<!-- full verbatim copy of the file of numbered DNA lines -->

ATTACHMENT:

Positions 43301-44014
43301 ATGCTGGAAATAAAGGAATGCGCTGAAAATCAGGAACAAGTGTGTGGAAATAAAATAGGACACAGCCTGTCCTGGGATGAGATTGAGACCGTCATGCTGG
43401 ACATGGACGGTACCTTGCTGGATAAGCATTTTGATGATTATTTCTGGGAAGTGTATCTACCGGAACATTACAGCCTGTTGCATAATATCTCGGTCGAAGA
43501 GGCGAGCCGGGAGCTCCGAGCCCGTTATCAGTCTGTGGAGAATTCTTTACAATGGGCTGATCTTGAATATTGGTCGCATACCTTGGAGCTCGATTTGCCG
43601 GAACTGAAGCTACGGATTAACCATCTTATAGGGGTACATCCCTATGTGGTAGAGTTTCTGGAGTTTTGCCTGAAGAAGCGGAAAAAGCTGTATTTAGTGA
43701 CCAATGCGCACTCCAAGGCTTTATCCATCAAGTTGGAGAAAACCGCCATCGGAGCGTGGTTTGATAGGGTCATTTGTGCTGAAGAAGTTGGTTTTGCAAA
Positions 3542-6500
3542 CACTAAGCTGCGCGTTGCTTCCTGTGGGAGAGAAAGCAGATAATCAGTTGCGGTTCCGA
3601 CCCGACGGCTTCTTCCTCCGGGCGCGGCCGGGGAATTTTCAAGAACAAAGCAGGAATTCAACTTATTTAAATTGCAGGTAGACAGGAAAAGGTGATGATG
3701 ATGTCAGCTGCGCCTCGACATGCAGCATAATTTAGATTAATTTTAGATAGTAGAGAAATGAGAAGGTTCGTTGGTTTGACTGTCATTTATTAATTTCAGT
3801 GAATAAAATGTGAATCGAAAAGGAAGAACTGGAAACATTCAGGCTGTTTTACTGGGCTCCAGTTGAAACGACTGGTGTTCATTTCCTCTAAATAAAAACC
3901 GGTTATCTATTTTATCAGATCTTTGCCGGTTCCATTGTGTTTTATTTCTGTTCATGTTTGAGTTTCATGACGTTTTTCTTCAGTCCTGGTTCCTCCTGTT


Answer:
Positions 43301-44014
43301 ATGCTGGAAATAAAGGAATGCGCTGAAAATCAGGAACAAGTGTGTGGAAATAAAATAGGACACAGCCTGTCCTGGGATGAGATTGAGACCGTCATGCTGG
43401 ACATGGACGGTACCTTGCTGGATAAGCATTTTGATGATTATTTCTGGGAAGTGTATCTACCGGAACATTACAGCCTGTTGCATAATATCTCGGTCGAAGA
43501 GGCGAGCCGGGAGCTCCGAGCCCGTTATCAGTCTGTGGAGAATTCTTTACAATGGGCTGATCTTGAATATTGGTCGCATACCTTGGAGCTCGATTTGCCG
43601 GAACTGAAGCTACGGATTAACCATCTTATAGGGGTACATCCCTATGTGGTAGAGTTTCTGGAGTTTTGCCTGAAGAAGCGGAAAAAGCTGTATTTAGTGA
43701 CCAATGCGCACTCCAAGGCTTTATCCATCAAGTTGGAGAAAACCGCCATCGGAGCGTGGTTTGATAGGGTCATTTGTGCTGAAGAAGTTGGTTTTGCAAA
Positions 3542-6500
3542 CACTAAGCTGCGCGTTGCTTCCTGTGGGAGAGAAAGCAGATAATCAGTTGCGGTTCCGA
3601 CCCGACGGCTTCTTCCTCCGGGCGCGGCCGGGGAATTTTCAAGAACAAAGCAGGAATTCAACTTATTTAAATTGCAGGTAGACAGGAAAAGGTGATGATG
3701 ATGTCAGCTGCGCCTCGACATGCAGCATAATTTAGATTAATTTTAGATAGTAGAGAAATGAGAAGGTTCGTTGGTTTGACTGTCATTTATTAATTTCAGT
3801 GAATAAAATGTGAATCGAAAAGGAAGAACTGGAAACATTCAGGCTGTTTTACTGGGCTCCAGTTGAAACGACTGGTGTTCATTTCCTCTAAATAAAAACC
3901 GGTTATCTATTTTATCAGATCTTTGCCGGTTCCATTGTGTTTTATTTCTGTTCATGTTTGAGTTTCATGACGTTTTTCTTCAGTCCTGGTTCCTCCTGTT